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Cost of living in the Czech Republic (Czechia) – full guide

In recent years, the cost of living in Czech Republic has increased significantly. In the vicinity of Paris and Helsinki, Prague was placed 33rd out of 227 cities in Mercer’s 2023 Cost of Living Survey. A few items are not as inexpensive elsewhere in the globe, like the expense of entertainment and medical treatment.

City Centre in Czechia - Czech Republic


Although housing prices are growing, overall, the cost of living and utilities in this country are comparable to those in the rest of Europe. Particularly in Prague, lodging is more in demand and costlier than in smaller towns or cities. The cost of living is often lower in the suburbs and areas outside the city center, but there is less access to the conveniences and energy of the metropolis.

Transportation in Czech Republic

Since both public transportation and gasoline are reasonably priced, expats shouldn’t find transportation in Czechia to be a substantial expenditure. Expats can affordably buy a compact automobile, although many of them—especially those residing in Prague—might discover that this is not essential given the city’s established and affordable public transportation system. The Czech Republic’s public transportation system offers a variety of passes, and expats may save a lot of money by purchasing a monthly ticket and often using the system. Discounted passes are available for elders and students.


The expense of state-funded schooling in this nation is low. However, due to the language hindrance, most expatriates enlist their children in bilingual international or private schools. Although a few schools are more costly, they give more extracurricular choices and lower class sizes. Parents who move for work are encouraged to request that their employer include an education allowance in their remuneration bundle. It is worthwhile to look into potential financial aid programs, scholarships, and bursaries. Some colleges provide financial help or merit-based scholarships to deserving students, which may greatly ease the financial strain on immigrant families.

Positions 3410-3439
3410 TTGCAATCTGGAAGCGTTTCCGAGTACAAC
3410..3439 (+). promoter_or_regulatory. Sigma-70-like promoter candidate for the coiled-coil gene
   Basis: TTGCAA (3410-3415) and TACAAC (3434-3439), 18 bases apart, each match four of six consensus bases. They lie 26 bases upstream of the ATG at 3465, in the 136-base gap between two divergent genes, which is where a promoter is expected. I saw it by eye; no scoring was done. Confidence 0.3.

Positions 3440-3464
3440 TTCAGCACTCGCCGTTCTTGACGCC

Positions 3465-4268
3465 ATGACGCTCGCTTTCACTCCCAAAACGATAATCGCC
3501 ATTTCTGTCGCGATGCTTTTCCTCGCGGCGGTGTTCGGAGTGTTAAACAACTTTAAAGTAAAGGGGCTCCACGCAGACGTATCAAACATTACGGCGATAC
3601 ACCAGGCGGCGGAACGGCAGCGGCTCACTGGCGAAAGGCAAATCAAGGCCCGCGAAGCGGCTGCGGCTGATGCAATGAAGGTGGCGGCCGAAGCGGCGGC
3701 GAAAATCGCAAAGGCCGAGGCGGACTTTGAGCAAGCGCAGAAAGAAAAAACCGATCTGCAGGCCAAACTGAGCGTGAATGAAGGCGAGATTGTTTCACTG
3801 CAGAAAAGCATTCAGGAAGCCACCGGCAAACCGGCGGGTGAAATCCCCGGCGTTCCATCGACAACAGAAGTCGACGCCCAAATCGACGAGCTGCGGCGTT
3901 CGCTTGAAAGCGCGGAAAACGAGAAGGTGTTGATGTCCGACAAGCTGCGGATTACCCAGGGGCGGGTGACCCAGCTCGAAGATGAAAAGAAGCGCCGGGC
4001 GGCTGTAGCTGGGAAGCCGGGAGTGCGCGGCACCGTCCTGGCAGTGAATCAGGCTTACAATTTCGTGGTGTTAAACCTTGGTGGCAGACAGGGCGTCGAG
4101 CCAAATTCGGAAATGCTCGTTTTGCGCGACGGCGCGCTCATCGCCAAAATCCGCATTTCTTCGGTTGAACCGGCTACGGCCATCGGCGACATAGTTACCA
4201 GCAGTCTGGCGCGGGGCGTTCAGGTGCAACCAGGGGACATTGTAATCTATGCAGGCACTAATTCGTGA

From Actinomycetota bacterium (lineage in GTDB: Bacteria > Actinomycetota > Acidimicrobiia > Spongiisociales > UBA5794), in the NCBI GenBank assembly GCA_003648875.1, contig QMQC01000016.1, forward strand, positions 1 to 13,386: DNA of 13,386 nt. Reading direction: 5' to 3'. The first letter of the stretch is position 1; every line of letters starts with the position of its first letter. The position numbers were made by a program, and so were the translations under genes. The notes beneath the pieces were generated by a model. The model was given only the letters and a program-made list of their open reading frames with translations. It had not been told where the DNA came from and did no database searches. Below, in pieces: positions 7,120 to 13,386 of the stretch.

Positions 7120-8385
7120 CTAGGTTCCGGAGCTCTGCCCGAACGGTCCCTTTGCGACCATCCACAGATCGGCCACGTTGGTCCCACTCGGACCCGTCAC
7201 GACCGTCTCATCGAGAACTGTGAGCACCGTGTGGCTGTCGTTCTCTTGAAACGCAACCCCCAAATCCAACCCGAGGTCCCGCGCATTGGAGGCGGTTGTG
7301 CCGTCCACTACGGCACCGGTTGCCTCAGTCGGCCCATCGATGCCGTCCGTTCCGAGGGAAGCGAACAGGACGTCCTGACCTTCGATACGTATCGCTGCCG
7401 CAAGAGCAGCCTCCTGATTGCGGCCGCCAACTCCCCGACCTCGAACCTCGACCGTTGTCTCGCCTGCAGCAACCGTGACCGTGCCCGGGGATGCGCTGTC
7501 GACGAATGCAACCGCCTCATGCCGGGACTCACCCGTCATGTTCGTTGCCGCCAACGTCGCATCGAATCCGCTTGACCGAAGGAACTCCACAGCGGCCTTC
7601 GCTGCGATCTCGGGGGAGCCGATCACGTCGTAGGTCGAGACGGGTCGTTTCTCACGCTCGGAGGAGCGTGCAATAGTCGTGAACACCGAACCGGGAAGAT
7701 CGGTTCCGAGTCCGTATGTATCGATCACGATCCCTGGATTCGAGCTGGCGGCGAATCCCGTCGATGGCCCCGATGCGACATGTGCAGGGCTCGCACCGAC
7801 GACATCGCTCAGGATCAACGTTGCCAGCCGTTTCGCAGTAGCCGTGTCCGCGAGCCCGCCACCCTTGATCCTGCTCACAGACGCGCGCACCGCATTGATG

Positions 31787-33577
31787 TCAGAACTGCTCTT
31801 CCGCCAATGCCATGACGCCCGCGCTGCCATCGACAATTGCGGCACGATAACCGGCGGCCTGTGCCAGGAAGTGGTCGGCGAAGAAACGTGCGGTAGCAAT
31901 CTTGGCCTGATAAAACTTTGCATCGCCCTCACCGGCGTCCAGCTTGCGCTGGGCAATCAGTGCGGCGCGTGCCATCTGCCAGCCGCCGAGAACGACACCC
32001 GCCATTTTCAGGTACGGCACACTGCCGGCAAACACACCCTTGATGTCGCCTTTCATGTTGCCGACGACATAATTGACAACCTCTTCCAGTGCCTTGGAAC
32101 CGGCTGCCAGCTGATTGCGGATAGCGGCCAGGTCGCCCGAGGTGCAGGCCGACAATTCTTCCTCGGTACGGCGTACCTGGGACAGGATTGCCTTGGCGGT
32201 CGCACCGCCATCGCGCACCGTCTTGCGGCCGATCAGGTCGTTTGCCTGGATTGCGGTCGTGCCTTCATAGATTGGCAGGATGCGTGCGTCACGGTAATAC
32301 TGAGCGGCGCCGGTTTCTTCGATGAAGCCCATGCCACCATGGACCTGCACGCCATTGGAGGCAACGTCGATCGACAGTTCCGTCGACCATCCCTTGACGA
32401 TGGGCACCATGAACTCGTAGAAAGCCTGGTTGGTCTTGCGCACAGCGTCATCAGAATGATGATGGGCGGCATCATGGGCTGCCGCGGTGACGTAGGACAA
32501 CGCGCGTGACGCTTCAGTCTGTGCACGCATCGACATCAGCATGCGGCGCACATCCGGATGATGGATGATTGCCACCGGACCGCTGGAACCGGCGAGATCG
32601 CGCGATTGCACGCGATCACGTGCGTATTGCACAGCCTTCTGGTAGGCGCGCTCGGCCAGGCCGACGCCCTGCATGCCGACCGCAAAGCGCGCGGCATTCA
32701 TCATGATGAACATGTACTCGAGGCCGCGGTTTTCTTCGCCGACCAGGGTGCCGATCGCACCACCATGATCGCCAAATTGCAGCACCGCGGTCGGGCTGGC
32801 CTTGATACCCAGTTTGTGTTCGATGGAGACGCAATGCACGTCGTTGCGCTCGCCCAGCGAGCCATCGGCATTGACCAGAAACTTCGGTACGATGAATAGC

Food and clothes

In comparison to their home countries, Western European and American expats will spend far less on groceries in the Czech Republic. Tesco, Billa, and Albert are a few examples of common supermarkets in the country. Expatriates may reduce their food costs by visiting local markets and purchasing at bargain stores. One of the few costly goods in this country is clothing. While clothes, particularly name-brand products, might be expensive, expats can search for less expensive clothing by looking at alternate purchasing choices. Shopping during seasonal discounts may result in substantial savings, and local markets and secondhand shops often provide a range of moderately priced apparel.

Dining and entertainment

Czechia’s restaurant prices are comparable to those of the rest of Europe. Contrarily, alcohol and cigarettes are less costly, particularly the nation’s well-known locally-made beer. Exploring neighborhood food booths, markets, or cafés is a great opportunity to sample traditional Czech cuisine without going overboard for individuals who like eating out but are cost-conscious. Delicious meals are available at a fraction of the cost of typical restaurants from street sellers and neighborhood cafés. To make the most of their spare time without paying exorbitant fees, expats may also explore free or inexpensive entertainment choices. This can be cultural events, festivals, and outdoor activities like hiking or cycling.


Depending on the services needed and whether a person chooses public or private healthcare facilities, the cost of healthcare in this country may vary greatly. Permanent residents and citizens in New Zealand enjoy affordable essential medical care through the country’s extensive public healthcare system funded by mandatory health insurance. On the other side, language limitations can make it challenging for foreigners to take full use of public healthcare facilities, and waiting periods for certain treatments may be substantial. Many foreigners in the Czech Republic choose to use private healthcare institutions to get over these obstacles since they often provide higher-quality treatment and faster wait times. Private healthcare expenditures, however, may sometimes be far more than those incurred via the public system. Therefore, expats should get comprehensive private health insurance that pays for both private medical care and any required costs of repatriation.

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